AVO's are way too easy, and one of most commonly manipulated tools used to deny access to children. As I always say, you should avoid them at all costs. Bigcol, if your ex has threatened that she will apply for an AVO to prevent you seeing your son, believe her! Don't take it for granted, take action now, because if she is that way inclined, she can and she will. An AVO can weigh heavily against you in the family court (ie, custody cases etc), so take it seriously. Get a journal and start taking notes of every interaction you have with her - day, time, place, what was said by both parties - starting with the threat she made. This will be very useful if you do wind up in court defending false allegations. If you have to interact with her, ALWAYS have a friend or relative present as a witness. Keep your conversations brief, never engage in an argument. You can even take a voice recorder and record conversations either covertly or openly as a means of deterring false claims. This is perfectly legal under the listening devices act. Get in contact with your local Family Relationship Centre immediately and tell them you would like to mediate with your ex. They will guide you through everything you need to know about the process. It is imperative that you get the mediation process underway as soon as possible, as it can be quite lengthy and the longer you go without seeing your son, the more reluctant the courts will be to let you have reasonable access to him. In the meanwhile, use the search feature on this site and get reading on all related info (there are many topics where this stuff has been covered in greter detail). That way once you get to mediation you will be informed and educated, and you won't be duped into agreeing to an undesirable situation. Good luck.
'lies also help', 'complaint does not need to be based on facts' 'magistrate will not attempt to substantiate the claim' wow you guys are right - it is too easy!
That's just it Loujane. The way I see it, AVO's aren't really that useful to anybody. In a case where somebody truly fears for their safety, an AVO is of little benefit. A genuinely violent and irrational person will not hold back because the court said so. These kinds are not in control of their anger, and if they wish to visit and assault the person in question, a court order will not stop them. The more common use for AVO's is for a woman to manipulate the system to her advantage and gain the upper hand in custody disputes. And why not? They are simple to get, effective for discrediting the ex, and if the claims are not substantiated and the application dismissed, there are no penalties; it is extremely difficult to prove the claims were vexatious (even if it is blatantly obvious to all involved), and due to changes in the legislation, costs are never awarded to the defendant if there is/has been a domestic relationship between the two. Which of course, there will have been in most cases. The "victim" however, can seek to to recover costs if the application is granted - regardless of domestic relationship! So really, these vindictive kinds of women have nothing to lose in trying.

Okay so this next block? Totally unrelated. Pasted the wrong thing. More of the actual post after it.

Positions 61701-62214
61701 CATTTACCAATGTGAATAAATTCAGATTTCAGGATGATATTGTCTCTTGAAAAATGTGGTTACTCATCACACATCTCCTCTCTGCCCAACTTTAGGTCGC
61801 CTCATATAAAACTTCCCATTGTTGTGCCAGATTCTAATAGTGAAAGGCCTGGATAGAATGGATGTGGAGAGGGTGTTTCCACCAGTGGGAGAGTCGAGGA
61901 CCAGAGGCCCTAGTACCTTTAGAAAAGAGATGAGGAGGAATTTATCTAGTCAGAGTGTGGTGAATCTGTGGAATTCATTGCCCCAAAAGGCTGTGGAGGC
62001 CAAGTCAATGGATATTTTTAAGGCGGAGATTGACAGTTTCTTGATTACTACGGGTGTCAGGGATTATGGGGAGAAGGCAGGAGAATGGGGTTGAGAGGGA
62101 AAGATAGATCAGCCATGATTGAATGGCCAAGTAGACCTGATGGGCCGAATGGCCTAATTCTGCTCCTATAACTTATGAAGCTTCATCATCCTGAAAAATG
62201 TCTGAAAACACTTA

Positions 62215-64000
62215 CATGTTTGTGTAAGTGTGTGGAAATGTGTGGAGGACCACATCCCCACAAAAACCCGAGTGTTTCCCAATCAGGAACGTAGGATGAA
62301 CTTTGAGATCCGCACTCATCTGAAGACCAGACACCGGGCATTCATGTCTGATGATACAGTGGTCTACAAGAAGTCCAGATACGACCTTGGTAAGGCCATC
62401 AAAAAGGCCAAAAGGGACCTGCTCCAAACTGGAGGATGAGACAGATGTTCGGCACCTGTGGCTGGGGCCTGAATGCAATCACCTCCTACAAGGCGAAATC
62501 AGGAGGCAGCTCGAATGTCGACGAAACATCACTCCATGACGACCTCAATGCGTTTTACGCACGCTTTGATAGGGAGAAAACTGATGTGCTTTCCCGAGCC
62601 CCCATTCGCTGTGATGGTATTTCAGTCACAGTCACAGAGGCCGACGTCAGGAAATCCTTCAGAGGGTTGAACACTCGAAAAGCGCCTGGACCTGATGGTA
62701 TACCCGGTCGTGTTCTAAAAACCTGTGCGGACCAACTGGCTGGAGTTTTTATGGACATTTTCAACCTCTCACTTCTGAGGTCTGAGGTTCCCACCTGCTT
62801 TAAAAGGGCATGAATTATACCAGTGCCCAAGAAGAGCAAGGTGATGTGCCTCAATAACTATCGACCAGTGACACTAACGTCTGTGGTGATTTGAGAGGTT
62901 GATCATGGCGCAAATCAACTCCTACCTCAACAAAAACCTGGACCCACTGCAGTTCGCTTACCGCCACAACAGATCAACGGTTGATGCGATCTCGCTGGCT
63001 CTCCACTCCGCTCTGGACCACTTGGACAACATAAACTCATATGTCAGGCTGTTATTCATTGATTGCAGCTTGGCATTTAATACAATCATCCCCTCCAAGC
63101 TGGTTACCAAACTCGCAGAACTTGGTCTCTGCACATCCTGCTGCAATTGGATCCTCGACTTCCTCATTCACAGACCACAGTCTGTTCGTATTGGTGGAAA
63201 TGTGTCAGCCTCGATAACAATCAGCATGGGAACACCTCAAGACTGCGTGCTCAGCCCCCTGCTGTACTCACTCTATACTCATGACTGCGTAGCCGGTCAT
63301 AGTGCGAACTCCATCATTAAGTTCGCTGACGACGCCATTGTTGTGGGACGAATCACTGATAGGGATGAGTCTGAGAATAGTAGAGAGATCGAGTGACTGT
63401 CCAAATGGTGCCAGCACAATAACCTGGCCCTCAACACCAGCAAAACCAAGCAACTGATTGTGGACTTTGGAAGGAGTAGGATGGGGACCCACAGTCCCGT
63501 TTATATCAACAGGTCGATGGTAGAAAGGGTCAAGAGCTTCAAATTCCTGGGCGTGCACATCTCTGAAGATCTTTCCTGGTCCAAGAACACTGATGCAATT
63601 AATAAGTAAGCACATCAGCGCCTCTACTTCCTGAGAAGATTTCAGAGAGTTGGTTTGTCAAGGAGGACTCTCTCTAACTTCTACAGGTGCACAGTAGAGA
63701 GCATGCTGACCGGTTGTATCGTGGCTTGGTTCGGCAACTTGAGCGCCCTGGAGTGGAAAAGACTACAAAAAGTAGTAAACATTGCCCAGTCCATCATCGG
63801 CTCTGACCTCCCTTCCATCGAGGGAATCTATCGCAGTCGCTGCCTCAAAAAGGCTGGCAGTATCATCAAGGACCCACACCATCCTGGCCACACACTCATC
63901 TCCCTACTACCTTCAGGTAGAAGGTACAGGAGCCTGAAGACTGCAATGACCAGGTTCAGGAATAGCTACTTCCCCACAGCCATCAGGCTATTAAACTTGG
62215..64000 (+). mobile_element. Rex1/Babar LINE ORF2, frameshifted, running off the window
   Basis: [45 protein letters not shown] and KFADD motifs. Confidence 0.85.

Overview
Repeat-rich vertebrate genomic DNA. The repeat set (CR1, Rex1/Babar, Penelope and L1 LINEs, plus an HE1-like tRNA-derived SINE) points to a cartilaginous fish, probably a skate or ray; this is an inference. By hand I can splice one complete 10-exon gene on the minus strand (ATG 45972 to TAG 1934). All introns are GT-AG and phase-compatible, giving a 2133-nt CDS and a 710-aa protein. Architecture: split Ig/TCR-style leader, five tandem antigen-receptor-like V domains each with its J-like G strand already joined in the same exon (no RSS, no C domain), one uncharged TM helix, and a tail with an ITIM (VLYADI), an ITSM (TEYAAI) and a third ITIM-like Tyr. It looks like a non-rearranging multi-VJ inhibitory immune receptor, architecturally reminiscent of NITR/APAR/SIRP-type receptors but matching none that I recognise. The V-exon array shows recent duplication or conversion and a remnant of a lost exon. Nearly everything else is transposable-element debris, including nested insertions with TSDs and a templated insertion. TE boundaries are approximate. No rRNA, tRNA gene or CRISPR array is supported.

Unfortunately the legislation that has been developed to make it is easier for the real victims of domestic violence to seek protection, has also made it easier for the manipulators of the world to take advantage of the legal system to further their own selfish agendas - often at the expense of their children's happiness.  
bigcol,

What a terrible situation if your ex has decided to be so vindictive. Be proactive and don't give her any chance to accuse you of anything.

Eg. Keep any interaction between you and your ex at a minimum. When it's necessary to make contact, make sure it is in a public area and don't react emotionally (as hard as that is). But she is obviously going to use anything she can against you.

KEEP A DIARY of all your contact with her, and your child, of what happened and at what times. and be business-like. If you have something important to discuss about your child, write it in a letter and hand it to her (and keep copies!). Or Email her. Never be intimidating or threatening, but keep it child focused. Talk about positives that can be achieved if you can work amicably with each other. Anything she can use against you in the way of intimidation, she will.

Try calling your local Family Dispute Resolution service and talk to them about it, and book in a session. They will listen to your side of the story, and invite her to do the same. They will usually discuss ways with you to deal with the situation effectively and they are non-biased towards the mother or father. The difficult thing about this is that if there's any accusations of you being violent (whether it's true or not), they might not consider it appropriate to continue the mediation. Either way, you will get a certificate that means you can take it to court. But it's compulsary to try mediation first. It's your best bet to initiate mediation so you can show you are doing your best to work through this in a professional manner.